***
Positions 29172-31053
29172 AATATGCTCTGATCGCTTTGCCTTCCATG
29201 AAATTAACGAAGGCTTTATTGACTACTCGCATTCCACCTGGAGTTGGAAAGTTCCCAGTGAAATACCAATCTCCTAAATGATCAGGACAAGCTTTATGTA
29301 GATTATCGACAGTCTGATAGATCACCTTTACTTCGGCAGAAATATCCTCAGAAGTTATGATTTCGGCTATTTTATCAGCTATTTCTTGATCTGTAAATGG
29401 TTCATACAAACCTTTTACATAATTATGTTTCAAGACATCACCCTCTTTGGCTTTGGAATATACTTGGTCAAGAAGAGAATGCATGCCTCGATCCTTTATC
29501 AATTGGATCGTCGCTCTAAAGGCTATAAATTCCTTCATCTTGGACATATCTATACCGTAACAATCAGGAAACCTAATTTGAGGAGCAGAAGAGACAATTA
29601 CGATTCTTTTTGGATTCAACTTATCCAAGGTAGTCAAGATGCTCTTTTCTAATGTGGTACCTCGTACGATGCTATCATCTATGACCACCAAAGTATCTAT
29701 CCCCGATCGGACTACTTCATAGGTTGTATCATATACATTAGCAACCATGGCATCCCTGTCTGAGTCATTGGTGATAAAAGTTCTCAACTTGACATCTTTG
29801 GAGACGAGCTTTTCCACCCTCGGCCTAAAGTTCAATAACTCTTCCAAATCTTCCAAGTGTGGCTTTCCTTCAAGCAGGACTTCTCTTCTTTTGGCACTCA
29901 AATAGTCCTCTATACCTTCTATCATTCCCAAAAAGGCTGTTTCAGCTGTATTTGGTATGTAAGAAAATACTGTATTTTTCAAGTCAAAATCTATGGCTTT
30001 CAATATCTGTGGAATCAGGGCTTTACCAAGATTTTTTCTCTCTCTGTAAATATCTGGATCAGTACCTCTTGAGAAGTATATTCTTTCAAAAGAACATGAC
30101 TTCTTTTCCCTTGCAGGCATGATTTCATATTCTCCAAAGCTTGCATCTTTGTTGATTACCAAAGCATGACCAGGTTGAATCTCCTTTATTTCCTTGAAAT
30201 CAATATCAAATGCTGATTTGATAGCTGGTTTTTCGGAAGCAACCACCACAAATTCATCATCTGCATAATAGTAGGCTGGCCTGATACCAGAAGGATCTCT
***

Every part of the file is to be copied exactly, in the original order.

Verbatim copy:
Positions 29172-31053
29172 AATATGCTCTGATCGCTTTGCCTTCCATG
29201 AAATTAACGAAGGCTTTATTGACTACTCGCATTCCACCTGGAGTTGGAAAGTTCCCAGTGAAATACCAATCTCCTAAATGATCAGGACAAGCTTTATGTA
29301 GATTATCGACAGTCTGATAGATCACCTTTACTTCGGCAGAAATATCCTCAGAAGTTATGATTTCGGCTATTTTATCAGCTATTTCTTGATCTGTAAATGG
29401 TTCATACAAACCTTTTACATAATTATGTTTCAAGACATCACCCTCTTTGGCTTTGGAATATACTTGGTCAAGAAGAGAATGCATGCCTCGATCCTTTATC
29501 AATTGGATCGTCGCTCTAAAGGCTATAAATTCCTTCATCTTGGACATATCTATACCGTAACAATCAGGAAACCTAATTTGAGGAGCAGAAGAGACAATTA
29601 CGATTCTTTTTGGATTCAACTTATCCAAGGTAGTCAAGATGCTCTTTTCTAATGTGGTACCTCGTACGATGCTATCATCTATGACCACCAAAGTATCTAT
29701 CCCCGATCGGACTACTTCATAGGTTGTATCATATACATTAGCAACCATGGCATCCCTGTCTGAGTCATTGGTGATAAAAGTTCTCAACTTGACATCTTTG
29801 GAGACGAGCTTTTCCACCCTCGGCCTAAAGTTCAATAACTCTTCCAAATCTTCCAAGTGTGGCTTTCCTTCAAGCAGGACTTCTCTTCTTTTGGCACTCA
29901 AATAGTCCTCTATACCTTCTATCATTCCCAAAAAGGCTGTTTCAGCTGTATTTGGTATGTAAGAAAATACTGTATTTTTCAAGTCAAAATCTATGGCTTT
30001 CAATATCTGTGGAATCAGGGCTTTACCAAGATTTTTTCTCTCTCTGTAAATATCTGGATCAGTACCTCTTGAGAAGTATATTCTTTCAAAAGAACATGAC
30101 TTCTTTTCCCTTGCAGGCATGATTTCATATTCTCCAAAGCTTGCATCTTTGTTGATTACCAAAGCATGACCAGGTTGAATCTCCTTTATTTCCTTGAAAT
30201 CAATATCAAATGCTGATTTGATAGCTGGTTTTTCGGAAGCAACCACCACAAATTCATCATCTGCATAATAGTAGGCTGGCCTGATACCAGAAGGATCTCT